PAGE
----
Access to       In addition to disparities in health outcomes across populations, literature
care and        indicates that disparities exist on different axes such as environmental and
environmental   social exposures, access to health care and health services, completion of
factors         treatment and quality of care. From 2000–2017, approximately one third of
                performance measures assessing individuals’ access to health care services
                did not show improvement; about 40% of these access measures revealed that
                Blacks, Native Americans and Native Hawaiians received worse care than
                Whites (AHRQ, 2019).

                Recent studies have found that individuals with lower economic and
                educational status are less likely to begin and/or complete engagement with
                various health care services. A Minneapolis-based study indicated that while
                69% of White patients who qualified for colorectal cancer screening completed
                screens, just 43% of all patients of color completed them (Kottke, 2014;
                Hostetter, 2018). Of note, Latinos are less likely than the majority of the
                population to seek and receive various health care services due to
                discrimination, lower insurance rates (76% compared to 91% nationwide) and,
                in some cases, the lack of Spanish translation services in the health care
                setting (Vega, 2009; Steinberg, 2016).

                Additionally, studies show that environment also plays an important role in
                health disparities. Due to racist segregation practices, disadvantaged
                populations such as ethnic minorities (particularly Blacks and Native
                Americans), immigrants, people with lower incomes and beneficiaries with
                Medicaid insurance are more likely to live and work in areas with greater
                exposure to toxic environments (Gee, 2004; Institute of Medicine, 2003; Lewis,
                2017). Chemical waste plants and other high-pollutant sources make certain
                groups more vulnerable to conditions such as asthma, cancer and chemical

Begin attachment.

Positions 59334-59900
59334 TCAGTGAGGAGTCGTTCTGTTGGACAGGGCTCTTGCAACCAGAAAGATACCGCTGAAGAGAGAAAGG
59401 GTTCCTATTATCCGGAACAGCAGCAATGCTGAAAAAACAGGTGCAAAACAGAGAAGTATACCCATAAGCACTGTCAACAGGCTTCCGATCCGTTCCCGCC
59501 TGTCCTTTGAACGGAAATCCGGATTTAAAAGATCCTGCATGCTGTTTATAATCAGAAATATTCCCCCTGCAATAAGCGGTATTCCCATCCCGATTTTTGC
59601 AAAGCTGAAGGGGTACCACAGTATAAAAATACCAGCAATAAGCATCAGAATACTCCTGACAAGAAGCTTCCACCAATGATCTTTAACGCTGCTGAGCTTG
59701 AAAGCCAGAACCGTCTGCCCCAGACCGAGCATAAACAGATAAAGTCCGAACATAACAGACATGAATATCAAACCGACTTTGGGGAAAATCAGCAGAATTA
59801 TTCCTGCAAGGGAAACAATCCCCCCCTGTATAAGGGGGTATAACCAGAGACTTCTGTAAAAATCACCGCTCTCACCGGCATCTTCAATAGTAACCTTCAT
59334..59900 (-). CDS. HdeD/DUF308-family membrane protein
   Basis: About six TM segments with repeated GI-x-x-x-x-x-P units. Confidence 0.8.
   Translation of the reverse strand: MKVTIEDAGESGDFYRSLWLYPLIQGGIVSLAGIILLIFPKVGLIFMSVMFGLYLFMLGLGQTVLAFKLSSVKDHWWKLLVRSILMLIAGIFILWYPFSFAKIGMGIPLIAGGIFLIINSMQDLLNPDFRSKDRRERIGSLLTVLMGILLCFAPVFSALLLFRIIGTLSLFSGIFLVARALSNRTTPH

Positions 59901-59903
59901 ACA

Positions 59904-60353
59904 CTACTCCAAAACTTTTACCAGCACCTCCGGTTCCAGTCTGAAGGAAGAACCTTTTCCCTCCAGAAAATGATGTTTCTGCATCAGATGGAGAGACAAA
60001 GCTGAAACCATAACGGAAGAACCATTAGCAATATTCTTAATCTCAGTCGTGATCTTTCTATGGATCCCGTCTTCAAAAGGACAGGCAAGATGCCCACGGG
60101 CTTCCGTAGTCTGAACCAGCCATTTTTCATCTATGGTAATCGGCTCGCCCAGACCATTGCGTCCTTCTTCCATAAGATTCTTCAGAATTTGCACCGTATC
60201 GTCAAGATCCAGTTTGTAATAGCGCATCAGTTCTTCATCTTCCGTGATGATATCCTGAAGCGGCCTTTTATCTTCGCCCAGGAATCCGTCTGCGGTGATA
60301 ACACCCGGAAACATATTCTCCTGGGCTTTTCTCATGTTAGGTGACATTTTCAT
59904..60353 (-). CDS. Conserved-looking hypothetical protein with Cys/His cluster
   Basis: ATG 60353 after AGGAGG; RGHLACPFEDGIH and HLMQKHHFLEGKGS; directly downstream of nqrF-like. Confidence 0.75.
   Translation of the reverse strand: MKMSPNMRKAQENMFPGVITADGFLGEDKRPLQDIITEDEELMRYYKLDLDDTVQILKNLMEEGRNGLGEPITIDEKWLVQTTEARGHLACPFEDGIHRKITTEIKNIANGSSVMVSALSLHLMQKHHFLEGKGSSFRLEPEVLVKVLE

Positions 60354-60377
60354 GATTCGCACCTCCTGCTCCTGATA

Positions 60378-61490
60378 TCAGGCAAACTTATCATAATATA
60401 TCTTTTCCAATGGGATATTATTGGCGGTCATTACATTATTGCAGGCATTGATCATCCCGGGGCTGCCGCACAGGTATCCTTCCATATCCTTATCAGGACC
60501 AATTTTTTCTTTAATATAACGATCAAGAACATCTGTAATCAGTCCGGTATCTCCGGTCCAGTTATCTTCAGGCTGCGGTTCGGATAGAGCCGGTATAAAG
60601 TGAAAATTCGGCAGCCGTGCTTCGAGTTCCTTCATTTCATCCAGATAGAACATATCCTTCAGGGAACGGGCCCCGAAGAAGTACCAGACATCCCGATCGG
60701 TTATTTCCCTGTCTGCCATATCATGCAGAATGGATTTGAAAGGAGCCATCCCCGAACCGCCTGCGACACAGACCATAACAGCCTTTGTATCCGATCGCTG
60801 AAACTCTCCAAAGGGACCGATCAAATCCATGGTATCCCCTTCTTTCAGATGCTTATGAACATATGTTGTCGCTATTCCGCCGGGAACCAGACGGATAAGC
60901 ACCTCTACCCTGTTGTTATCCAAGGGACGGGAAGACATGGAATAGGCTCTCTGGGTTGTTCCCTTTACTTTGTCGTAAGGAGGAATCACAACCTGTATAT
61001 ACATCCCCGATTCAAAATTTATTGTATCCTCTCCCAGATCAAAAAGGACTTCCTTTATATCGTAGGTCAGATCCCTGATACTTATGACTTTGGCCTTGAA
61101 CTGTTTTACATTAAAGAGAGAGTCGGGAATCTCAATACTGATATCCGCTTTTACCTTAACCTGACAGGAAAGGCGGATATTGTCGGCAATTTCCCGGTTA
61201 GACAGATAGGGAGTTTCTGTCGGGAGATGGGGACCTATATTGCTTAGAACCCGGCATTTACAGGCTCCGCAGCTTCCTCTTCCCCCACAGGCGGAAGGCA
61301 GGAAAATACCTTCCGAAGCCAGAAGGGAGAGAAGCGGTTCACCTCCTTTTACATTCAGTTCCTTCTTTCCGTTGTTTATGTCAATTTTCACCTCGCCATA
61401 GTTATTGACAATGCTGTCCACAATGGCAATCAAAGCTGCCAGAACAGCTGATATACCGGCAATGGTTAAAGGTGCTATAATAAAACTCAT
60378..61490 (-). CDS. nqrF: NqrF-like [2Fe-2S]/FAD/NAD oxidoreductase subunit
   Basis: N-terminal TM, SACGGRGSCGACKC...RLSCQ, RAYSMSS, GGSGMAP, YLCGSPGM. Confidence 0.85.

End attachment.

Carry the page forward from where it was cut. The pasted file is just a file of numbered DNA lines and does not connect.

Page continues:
poisoning. The American Lung Association finds that the burden of air pollution
                is unevenly shared and may deeply affect populations with greater exposure to
                stress and discrimination (ALA, 2020). Studies underscore strong associations
                between constant exposure to air pollution and increased asthma diagnoses in
                children from economically deprived areas.

Importance      Public health leaders have increasingly called for collaborative, coordinated
                approaches across different disciplines to close the gaps in health disparities. It
                is estimated that between 45% and 57% of SDOH stem from outside the health
                care system and 80% of influences on health comes from outside physician

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                   visits; calls for response to health disparities have echoed a need to implement
                   interdisciplinary approaches (APHA, 2019; Daniel, 2018; AMA 2019). Some
                   SDOH that stem from within the health care system are health literacy and
                   sociobehavioral SDOH screening, as well as treatment from interdisciplinary
                   clinical teams (Mogford, 2011; Daniel, 2018; NAS, 2019).

                   The American College of Physicians published a set of policy recommendations
                   on SDOH, expressing support for cross-agency collaboration to maximize the
                   impact of changes in policy.

                   The American Public Health Association (APHA) similarly indicated that cross-
                   cutting interventions must be employed by organizations in different fields at the
                   national, local and individual levels in addition to work implemented through
                   nongovernmental organizations (Chisolm, 2019). The need for the
                   implementation and maintenance of measurable objectives when assessing
                   disparities and health equity-driven goals is another topic that many leading
                   health care organizations are invested in.

                   Healthy People 2030 has expressed interest in strengthening the link between
                   performance measurement and addressing social risks (APHA, 2019). The
                   APHA also highlights the importance of measurement-oriented initiatives in
                   decreasing health disparities. Researchers find that creating approaches with
                   operational objectives can help health care organizations clearly assess
                   whether they are on track to meet health equity goals at various levels
                   (individual, community, state, national).